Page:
The VNIR spectra of rock samples were acquired using the SR-3500 portable spectrometer from Spectral Evolution Inc., Lawrence, Massachusetts, USA. The spectrometer acquired high-resolution spectra (3 nm from 350 to 1,000 nm; 8 nm from 1,000 to 1,900 nm; and 6 nm from 1,900 to 2,500 nm) within the wavelength range of 350 to 2,500 nm. Spectral measurements were conducted on weathered surfaces and fresh surfaces separately, with 1 to 5 spot spectra collected per surface type. To ensure consistent illumination conditions, a contact probe (field of view of 25°) with an internal illumination source was used. Radiance spectra were calibrated and converted to reflectance using a white panel made of BaSO4. An average of 10 consecutive measurements was made for each saved spectrum.

In order to characterize the mineralogy of the rock samples, a total of 19 thin sections and six polished sections were prepared and investigated with a Nikon Labophot2 polarizing-light microscope. Additionally, the polished sections were sent for scanning electron microscopy (SEM) and energy dispersive spectrometry (EDS) analysis using an FEI Quanta 650 FEG SEM instrument at 20 kV to identify metallic minerals such as chalcopyrite, pentlandite, pyrite, and chromite.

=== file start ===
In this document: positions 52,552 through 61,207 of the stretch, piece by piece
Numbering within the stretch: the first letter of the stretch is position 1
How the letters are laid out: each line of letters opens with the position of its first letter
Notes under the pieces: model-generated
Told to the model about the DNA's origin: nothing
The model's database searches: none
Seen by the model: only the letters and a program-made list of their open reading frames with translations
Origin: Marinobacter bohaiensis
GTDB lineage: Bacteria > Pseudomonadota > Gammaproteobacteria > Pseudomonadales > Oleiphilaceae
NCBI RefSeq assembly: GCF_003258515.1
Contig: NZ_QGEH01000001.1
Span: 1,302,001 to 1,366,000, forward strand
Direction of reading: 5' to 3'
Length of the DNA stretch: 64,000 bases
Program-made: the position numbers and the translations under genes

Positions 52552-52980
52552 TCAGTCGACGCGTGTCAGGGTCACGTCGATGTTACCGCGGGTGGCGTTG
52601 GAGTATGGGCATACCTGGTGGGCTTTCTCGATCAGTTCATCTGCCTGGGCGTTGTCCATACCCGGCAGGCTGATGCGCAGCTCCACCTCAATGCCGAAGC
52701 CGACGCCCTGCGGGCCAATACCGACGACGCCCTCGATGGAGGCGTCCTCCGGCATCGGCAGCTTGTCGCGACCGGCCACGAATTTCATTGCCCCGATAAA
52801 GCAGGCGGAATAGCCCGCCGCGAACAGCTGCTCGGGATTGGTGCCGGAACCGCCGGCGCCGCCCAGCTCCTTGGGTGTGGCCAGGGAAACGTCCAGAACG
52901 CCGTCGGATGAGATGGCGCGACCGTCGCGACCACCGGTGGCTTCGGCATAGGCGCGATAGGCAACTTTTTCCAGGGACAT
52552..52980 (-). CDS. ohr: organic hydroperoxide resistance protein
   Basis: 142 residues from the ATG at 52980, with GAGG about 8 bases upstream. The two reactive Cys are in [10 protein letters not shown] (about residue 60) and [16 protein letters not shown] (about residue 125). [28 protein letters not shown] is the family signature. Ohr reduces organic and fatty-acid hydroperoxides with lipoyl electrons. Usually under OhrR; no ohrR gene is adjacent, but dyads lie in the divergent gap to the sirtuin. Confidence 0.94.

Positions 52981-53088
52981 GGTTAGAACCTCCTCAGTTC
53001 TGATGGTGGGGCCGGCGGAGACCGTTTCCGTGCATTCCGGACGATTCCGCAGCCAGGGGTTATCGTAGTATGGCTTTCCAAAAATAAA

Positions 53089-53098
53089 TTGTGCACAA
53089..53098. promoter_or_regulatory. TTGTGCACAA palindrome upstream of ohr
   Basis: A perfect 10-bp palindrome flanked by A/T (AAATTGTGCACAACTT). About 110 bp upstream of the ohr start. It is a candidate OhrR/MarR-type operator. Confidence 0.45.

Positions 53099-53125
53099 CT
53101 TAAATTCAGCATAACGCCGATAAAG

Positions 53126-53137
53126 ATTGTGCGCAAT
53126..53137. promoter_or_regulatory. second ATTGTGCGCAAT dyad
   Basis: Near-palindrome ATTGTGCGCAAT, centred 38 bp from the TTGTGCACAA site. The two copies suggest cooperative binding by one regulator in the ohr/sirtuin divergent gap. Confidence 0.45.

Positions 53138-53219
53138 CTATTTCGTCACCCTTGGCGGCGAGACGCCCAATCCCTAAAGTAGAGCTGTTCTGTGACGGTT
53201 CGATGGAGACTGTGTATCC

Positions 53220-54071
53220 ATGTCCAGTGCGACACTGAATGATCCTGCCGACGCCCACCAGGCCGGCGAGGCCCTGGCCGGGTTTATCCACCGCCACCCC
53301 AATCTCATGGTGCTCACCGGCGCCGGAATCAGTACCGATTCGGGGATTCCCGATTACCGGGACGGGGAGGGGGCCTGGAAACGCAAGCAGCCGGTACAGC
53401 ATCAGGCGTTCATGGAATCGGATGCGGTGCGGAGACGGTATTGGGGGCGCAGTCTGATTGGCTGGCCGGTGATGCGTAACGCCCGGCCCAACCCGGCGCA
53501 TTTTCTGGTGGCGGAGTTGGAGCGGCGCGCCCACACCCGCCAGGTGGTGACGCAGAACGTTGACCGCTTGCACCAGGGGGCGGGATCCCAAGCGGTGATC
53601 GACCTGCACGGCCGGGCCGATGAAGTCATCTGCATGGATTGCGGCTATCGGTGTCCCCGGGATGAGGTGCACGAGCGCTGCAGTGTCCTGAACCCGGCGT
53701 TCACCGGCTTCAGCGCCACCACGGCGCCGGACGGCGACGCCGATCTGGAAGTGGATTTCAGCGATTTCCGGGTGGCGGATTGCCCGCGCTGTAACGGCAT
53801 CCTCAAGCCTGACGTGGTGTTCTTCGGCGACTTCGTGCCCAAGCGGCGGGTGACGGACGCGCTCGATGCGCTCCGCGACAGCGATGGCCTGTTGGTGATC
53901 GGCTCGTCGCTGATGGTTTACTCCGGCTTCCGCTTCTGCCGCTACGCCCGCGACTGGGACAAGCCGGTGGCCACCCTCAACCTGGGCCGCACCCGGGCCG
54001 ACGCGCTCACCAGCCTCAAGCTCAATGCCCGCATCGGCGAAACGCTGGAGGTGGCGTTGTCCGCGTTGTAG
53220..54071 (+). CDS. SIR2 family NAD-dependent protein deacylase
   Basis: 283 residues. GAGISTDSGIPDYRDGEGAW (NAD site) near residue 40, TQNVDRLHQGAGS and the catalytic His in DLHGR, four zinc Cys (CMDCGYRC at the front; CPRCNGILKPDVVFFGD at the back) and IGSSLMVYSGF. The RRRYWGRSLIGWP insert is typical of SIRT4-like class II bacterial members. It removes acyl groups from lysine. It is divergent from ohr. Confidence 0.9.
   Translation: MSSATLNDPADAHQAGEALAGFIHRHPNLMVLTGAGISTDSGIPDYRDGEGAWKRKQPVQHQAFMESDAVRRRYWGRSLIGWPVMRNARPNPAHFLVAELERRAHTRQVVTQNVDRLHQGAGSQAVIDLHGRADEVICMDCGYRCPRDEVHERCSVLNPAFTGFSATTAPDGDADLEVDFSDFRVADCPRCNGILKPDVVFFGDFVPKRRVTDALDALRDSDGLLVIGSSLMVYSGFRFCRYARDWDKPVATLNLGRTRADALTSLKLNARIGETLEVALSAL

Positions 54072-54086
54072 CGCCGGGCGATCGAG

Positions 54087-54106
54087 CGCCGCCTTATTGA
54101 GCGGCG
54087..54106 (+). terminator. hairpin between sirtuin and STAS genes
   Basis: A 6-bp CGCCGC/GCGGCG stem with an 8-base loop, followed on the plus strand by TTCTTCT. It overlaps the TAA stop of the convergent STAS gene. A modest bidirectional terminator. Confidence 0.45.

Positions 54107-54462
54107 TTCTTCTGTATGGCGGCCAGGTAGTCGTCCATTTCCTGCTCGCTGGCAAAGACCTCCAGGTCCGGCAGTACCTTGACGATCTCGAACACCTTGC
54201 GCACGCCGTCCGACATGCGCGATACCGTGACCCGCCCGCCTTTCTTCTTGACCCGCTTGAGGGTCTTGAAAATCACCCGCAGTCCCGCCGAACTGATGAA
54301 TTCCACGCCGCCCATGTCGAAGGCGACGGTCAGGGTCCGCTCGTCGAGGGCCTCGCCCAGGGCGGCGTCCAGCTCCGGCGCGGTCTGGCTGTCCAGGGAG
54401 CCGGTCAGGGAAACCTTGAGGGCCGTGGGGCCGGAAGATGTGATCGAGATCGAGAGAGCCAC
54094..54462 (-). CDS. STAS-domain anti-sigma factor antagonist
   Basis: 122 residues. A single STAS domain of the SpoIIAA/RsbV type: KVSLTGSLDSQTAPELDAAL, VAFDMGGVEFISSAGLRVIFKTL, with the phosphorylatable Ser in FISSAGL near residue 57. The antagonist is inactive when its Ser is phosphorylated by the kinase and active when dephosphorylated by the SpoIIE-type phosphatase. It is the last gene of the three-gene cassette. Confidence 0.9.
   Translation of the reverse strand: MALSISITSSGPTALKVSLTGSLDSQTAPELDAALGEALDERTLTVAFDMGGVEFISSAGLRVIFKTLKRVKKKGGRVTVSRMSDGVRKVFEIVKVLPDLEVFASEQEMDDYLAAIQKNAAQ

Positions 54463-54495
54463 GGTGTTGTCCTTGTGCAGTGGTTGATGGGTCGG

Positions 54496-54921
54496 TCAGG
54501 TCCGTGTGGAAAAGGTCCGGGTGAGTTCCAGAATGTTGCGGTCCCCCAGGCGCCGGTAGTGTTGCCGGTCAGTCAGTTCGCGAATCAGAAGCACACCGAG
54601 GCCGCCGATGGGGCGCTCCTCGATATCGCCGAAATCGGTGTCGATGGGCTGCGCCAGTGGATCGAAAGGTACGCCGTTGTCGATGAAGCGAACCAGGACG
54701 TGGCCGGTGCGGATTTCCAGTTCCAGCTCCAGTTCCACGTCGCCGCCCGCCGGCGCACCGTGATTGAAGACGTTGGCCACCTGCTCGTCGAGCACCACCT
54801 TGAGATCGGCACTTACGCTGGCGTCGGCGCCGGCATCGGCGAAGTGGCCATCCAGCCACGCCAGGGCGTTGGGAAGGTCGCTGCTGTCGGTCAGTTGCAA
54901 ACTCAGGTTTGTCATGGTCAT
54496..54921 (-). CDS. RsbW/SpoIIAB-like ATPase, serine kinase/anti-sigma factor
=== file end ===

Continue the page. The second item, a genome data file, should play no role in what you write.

Preprocessing of WV-3 images

The WV-3 radiance data were converted to surface reflectance using the Fast Line-of-Sight Atmospheric Analysis of Spectral Hypercubes (FLAASH) algorithm (Berk et al., 1998) with parameters of 617-km sensor altitude, 1,900-m ground elevation, subarctic summer atmospheric model, rural aerosol model, 40-km initial visibility, and no spectral polishing. The reflectance data were subsequently georeferenced to a local datum and coregistered with preexisting 1:10,000-scale digital topographic maps of the study area.

Spectral characteristics of rock units

Spectra from the Johns Hopkins University (JHU) spectral library were employed as preliminary reference (Fig. 2) to distinguish various types of mafic-ultramafic rocks from background. According to the local geologic settings, five mafic-ultramafic (diabase, basalt, gabbro, dunite, and picrite) and four nonmafic rock types (quartz monzonite, granite, granodiorite, and diorite) were selected for identification of potential spectral features. Mafic rocks, which contain iron oxide, pyroxene, and amphibole, exhibit absorption features from ferrous and ferric ions in the vicinity of 0.7 and 1.0 μm (Hunt, 1977; Gupta, 2003). Some mafic rocks, such as pyroxenite and gabbro, present Fe-OH and Mg-OH absorption features of biotite and hornblende at 2.32 and 2.38 μm (Rowan et al., 2005). Diorite has a broad absorption feature from 0.7 to 1.2 μm and another prominent feature near 2.33 μm. Rocks with hornblende and epidote show absorption features at 2.25, 2.32, and 2.39 μm. Additionally, the weathered surfaces of certain rock types (e.g., granite and quartz monzonite) exhibit diagnostic absorption features of Al-OH at 2.20 μm and Fe3+ features at 0.49 and 0.87 μm (Hunt and Ashley, 1979; Gaffey, 1986).